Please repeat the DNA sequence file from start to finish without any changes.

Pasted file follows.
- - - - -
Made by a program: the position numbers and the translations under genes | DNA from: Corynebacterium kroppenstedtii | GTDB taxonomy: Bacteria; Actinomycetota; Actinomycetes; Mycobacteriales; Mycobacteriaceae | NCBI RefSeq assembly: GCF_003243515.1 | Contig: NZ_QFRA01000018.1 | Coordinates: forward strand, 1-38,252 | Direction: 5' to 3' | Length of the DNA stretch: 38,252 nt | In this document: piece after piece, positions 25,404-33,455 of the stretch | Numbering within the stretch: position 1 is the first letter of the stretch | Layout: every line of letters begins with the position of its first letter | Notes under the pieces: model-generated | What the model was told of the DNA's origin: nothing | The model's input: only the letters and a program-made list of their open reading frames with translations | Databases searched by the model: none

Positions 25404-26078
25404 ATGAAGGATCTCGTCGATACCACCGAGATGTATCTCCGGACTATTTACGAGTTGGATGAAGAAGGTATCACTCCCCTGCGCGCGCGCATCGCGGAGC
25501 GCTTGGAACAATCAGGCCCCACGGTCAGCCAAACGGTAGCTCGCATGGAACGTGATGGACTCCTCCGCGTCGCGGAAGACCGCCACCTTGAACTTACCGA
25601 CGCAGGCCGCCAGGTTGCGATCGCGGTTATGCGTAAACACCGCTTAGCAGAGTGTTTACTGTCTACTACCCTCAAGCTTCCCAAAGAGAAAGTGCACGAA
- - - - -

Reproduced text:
Made by a program: the position numbers and the translations under genes | DNA from: Corynebacterium kroppenstedtii | GTDB taxonomy: Bacteria; Actinomycetota; Actinomycetes; Mycobacteriales; Mycobacteriaceae | NCBI RefSeq assembly: GCF_003243515.1 | Contig: NZ_QFRA01000018.1 | Coordinates: forward strand, 1-38,252 | Direction: 5' to 3' | Length of the DNA stretch: 38,252 nt | In this document: piece after piece, positions 25,404-33,455 of the stretch | Numbering within the stretch: position 1 is the first letter of the stretch | Layout: every line of letters begins with the position of its first letter | Notes under the pieces: model-generated | What the model was told of the DNA's origin: nothing | The model's input: only the letters and a program-made list of their open reading frames with translations | Databases searched by the model: none

Positions 25404-26078
25404 ATGAAGGATCTCGTCGATACCACCGAGATGTATCTCCGGACTATTTACGAGTTGGATGAAGAAGGTATCACTCCCCTGCGCGCGCGCATCGCGGAGC
25501 GCTTGGAACAATCAGGCCCCACGGTCAGCCAAACGGTAGCTCGCATGGAACGTGATGGACTCCTCCGCGTCGCGGAAGACCGCCACCTTGAACTTACCGA
25601 CGCAGGCCGCCAGGTTGCGATCGCGGTTATGCGTAAACACCGCTTAGCAGAGTGTTTACTGTCTACTACCCTCAAGCTTCCCAAAGAGAAAGTGCACGAA